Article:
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OCZ Core Series SATA-II SSD OCZSSD2-1C64G E-mail
Reviews - Featured Reviews: Storage
Written by Olin Coles   
Monday, 21 July 2008
Table of Contents: Page Index
OCZ Core Features and Specifications
OCZ SSD Support Addendum
OCZ Core SSD Closer Look
SSD Testing Methodology
System Speed Test Benchmarks
HD Tach RW Benchmarks
ATTO Disk Benchmarks
Core Series Final Thoughts
OCZ CORE SSD Conclusion

ATTO Disk Benchmark Results

EDITORS NOTE: Please read Solid State Drive (SSD) Benchmark Performance Testing to understand how the benchmarks used in this article should be interpreted.

The ATTO Disk Benchmark program is free, and offers a comprehensive set of test variables to work with. In terms of disk performance, it measures interface transfer rates at several different user-specified intervals and reports read and write speeds. The drives seek and access times are not statistics made available in this application, which makes this a considerably basic tool, although the adjustable test settings allow for a large range of differing results. Manufacturers seems to like this tool because it offers them the ability to reduce the test length load size to produce high benchmark results. Conversely, Benchmark Reviews uses this tool with the largest (32 MB) test chuck used to produce our test results.

Bandwidth results are indicated as the transfer rate in the image below, showing the performance curve for the Core Series SATA II 2.5-Inch SSD from 512 Bytes up to 1 MB test chunks. OCZ specifies bandwidth expectations as 120-143 MBps read and 80-93 MBps write for their OCZSSD2-1C64G SSD, and so far our own bandwidth test results indicate that these are optimistic yet possible figures.

Read performance begins to plateau from 64.0 KB to 1024 KB and generates a 112,383 KBps (109.75 MBps) bandwidth around 512 KB, indicating a preference for larger file chunks. The same is true for the write bandwidth, which sustains a 77.10 MBps bandwidth peaking at the 512 KB test chunk range.


Since ATTO Disk Benchmark offers test settings for each transfer file size from .5 KB to 1 MB, we used the largest (1 MB) statistic to build the chart located below. In this chart, I have organized the products using the sum of their read and write bandwidth speeds to determine position rank.

Once again, the MemoRight GT SSD demonstrates that an optimized SATA-I controller can outperform even the latest SATA-II controllers. The Seagate 7200.11 hard drive gets the closest in terms of performance, followed by the OCZ Core Series SSD. Not far behind was the OCZ 64GB SATA-II SSD, Mtron Pro 7000 16GB SSD, and Samsung SSD.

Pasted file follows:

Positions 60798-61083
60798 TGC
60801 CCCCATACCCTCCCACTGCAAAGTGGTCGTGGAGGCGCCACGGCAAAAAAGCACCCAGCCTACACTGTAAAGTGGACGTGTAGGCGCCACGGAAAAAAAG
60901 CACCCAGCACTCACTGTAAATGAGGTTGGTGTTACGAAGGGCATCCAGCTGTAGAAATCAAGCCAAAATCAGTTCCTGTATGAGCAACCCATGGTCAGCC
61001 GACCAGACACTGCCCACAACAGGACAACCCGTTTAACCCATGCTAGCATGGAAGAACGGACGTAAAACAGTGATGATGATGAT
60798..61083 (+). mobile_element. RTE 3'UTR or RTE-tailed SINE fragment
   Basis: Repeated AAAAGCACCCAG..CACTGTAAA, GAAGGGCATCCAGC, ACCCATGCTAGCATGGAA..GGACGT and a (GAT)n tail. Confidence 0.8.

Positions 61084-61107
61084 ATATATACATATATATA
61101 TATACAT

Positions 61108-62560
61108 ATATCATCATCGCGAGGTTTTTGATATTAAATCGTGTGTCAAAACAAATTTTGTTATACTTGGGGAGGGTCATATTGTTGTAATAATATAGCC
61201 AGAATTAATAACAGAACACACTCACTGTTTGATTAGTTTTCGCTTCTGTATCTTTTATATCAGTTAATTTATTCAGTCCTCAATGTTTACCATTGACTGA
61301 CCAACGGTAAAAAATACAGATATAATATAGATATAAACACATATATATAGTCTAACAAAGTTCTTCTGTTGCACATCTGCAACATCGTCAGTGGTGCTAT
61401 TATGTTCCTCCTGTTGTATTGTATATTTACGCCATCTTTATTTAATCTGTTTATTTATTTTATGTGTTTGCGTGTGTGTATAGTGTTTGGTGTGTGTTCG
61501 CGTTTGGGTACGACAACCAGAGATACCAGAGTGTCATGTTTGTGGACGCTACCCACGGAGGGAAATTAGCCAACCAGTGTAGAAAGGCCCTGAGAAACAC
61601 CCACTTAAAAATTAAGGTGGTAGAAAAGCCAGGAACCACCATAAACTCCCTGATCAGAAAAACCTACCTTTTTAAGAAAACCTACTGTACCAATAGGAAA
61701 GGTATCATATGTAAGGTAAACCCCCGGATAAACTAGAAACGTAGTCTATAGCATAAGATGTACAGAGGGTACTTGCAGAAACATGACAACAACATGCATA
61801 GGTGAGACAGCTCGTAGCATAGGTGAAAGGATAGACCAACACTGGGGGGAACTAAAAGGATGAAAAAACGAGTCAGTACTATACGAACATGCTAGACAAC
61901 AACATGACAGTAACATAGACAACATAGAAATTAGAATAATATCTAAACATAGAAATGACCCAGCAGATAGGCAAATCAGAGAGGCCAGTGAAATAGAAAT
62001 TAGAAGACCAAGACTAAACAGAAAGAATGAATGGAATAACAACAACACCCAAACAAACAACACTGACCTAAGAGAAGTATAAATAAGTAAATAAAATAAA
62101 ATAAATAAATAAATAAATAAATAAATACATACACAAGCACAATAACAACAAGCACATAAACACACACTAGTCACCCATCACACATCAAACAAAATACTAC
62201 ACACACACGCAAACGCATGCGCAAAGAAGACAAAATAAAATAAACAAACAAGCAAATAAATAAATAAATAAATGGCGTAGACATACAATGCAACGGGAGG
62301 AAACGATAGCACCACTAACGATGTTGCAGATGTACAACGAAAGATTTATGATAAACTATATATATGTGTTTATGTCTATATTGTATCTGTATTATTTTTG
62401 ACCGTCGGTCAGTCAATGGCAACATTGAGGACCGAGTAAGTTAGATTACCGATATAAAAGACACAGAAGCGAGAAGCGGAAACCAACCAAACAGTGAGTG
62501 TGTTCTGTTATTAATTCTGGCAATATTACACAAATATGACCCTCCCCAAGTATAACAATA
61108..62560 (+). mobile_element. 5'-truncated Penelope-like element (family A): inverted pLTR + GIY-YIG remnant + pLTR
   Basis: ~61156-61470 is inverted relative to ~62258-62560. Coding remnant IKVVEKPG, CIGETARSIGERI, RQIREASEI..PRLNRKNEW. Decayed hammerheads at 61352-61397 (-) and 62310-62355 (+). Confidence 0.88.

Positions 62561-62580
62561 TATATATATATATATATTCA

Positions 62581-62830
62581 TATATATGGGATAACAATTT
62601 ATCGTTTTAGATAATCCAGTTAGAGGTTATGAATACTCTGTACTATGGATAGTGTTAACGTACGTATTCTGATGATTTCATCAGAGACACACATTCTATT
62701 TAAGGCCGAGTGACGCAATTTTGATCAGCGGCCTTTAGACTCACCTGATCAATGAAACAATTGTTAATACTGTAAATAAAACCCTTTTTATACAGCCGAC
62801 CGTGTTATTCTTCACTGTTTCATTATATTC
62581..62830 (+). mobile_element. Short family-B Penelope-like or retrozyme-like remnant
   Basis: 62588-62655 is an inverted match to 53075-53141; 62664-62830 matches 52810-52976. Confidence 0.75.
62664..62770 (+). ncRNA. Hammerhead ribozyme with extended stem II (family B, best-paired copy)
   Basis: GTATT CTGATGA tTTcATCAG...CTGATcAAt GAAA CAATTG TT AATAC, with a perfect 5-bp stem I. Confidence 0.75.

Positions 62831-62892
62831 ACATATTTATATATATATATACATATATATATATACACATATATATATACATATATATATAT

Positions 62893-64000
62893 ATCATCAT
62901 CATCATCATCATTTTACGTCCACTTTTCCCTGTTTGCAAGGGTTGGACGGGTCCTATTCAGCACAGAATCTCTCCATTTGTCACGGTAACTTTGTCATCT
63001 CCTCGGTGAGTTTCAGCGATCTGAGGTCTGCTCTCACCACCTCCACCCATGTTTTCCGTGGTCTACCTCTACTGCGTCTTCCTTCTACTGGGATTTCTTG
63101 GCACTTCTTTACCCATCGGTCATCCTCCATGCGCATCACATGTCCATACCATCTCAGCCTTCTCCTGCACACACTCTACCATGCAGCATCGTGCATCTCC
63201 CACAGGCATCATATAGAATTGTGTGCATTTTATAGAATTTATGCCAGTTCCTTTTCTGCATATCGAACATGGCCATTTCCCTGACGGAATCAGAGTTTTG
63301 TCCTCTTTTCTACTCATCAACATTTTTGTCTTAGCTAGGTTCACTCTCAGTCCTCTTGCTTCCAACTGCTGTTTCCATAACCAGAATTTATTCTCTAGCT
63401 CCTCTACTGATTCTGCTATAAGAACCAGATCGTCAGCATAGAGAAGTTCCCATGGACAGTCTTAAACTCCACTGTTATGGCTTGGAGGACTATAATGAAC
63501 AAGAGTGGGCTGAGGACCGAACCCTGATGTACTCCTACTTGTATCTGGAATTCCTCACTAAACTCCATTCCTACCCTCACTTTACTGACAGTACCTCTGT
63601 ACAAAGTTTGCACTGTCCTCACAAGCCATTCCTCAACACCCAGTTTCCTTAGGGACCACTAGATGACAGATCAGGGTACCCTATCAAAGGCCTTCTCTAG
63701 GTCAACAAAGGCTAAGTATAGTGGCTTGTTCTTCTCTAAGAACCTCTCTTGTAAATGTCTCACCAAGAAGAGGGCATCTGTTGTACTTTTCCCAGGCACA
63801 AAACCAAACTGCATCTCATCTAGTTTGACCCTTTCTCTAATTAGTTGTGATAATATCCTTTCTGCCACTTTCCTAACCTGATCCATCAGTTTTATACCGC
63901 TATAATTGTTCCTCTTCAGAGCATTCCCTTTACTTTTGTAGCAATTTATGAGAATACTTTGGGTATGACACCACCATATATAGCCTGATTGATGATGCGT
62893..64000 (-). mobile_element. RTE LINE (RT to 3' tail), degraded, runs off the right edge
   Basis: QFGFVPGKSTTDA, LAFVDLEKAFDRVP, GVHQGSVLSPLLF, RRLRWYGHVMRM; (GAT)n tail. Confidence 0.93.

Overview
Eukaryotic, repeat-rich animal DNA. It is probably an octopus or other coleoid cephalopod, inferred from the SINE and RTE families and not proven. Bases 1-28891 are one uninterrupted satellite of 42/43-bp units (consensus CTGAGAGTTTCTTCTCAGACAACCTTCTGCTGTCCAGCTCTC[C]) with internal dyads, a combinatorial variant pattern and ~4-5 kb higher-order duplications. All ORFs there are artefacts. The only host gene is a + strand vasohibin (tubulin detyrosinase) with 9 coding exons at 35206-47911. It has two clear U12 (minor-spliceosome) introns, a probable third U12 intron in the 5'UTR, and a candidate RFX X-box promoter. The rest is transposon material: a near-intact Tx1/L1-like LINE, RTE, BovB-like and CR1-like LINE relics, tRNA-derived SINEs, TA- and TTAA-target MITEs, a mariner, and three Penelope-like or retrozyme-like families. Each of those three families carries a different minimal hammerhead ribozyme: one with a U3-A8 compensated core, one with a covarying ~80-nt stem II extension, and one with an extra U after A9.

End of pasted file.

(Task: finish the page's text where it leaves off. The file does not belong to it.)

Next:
The mid-range of performance is filled by the Mtron MOBI 3000 SSD and Western Digital Raptor, which aren't really all that far off from the products positioned above them. On the other hand, the low-end of performance is a noticeable distance away. The Crucial / Lexar CT32GBFAB0 SATA-II SSD takes a major dip in write-bandwidth performance, which is mirrored by the Super Talent MasterDrive MX SSD and Silicon Power 64GB SATA SSD. I'm not entirely clear on the technology each of these lower-end SSD's contain, but considering that two of them are SATA-II and match the performance of our slowest SATA-I SSD's I would contend that a design improvement is in order.


Originally I hadn't planned on including the ATTO Disk Benchmark results in this article. While the software is decent enough to mention, it was merely included because almost all SSD manufacturers test with it... and for very good reason I have learned. After several tests had been completed, I began to see why they decided on this particular software for benchmarks. What I like least about ATTO Disk Benchmark is how you can manipulate the settings to produce extremely wide range results from the same product.

As an example, if you reduce the total test length size from 32 MB (used in our testing configuration) to one of the smaller sizes the benchmark results are more than 30% different (as in higher bandwidth). This reason alone is enough for manufacturers to tweak their own test configurations for self-benefit. Nevertheless, in regard to our ATTO tests the entire range of SSD products is very well represented with our configuration. It should be noted that with cache buffers growing larger and larger, perhaps there's a reasonable middle ground that will provide the best of both worlds. I suspect that hybrid drives could play an important role in this argument very soon.

Disk Hardware Tested:

In our next section, we address the collection of test results and give our conclusion on the OCZ 64 GB Core Series SATA II 2.5-Inch SSD OCZSSD2-1C64G.



# RE: OCZ Core Series SATA-II SSD OCZSSD2-1C64GRaj Naraine 2010-09-19 14:52
Hello I, bought a Core 64GB - OCZSSD2-1C64G sometime
ago. It worked fin with Vista and XP. Win 7 has a problem
it never loads on this SSD .. Is there any firmware etc..
I can use to have win 7 workng on this SSB.

Best Regards
Raj Naraine
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# RE: RE: OCZ Core Series SATA-II SSD OCZSSD2-1C64GOlin Coles 2010-09-19 15:39
There have been several firmware updates for this product. Visit here:
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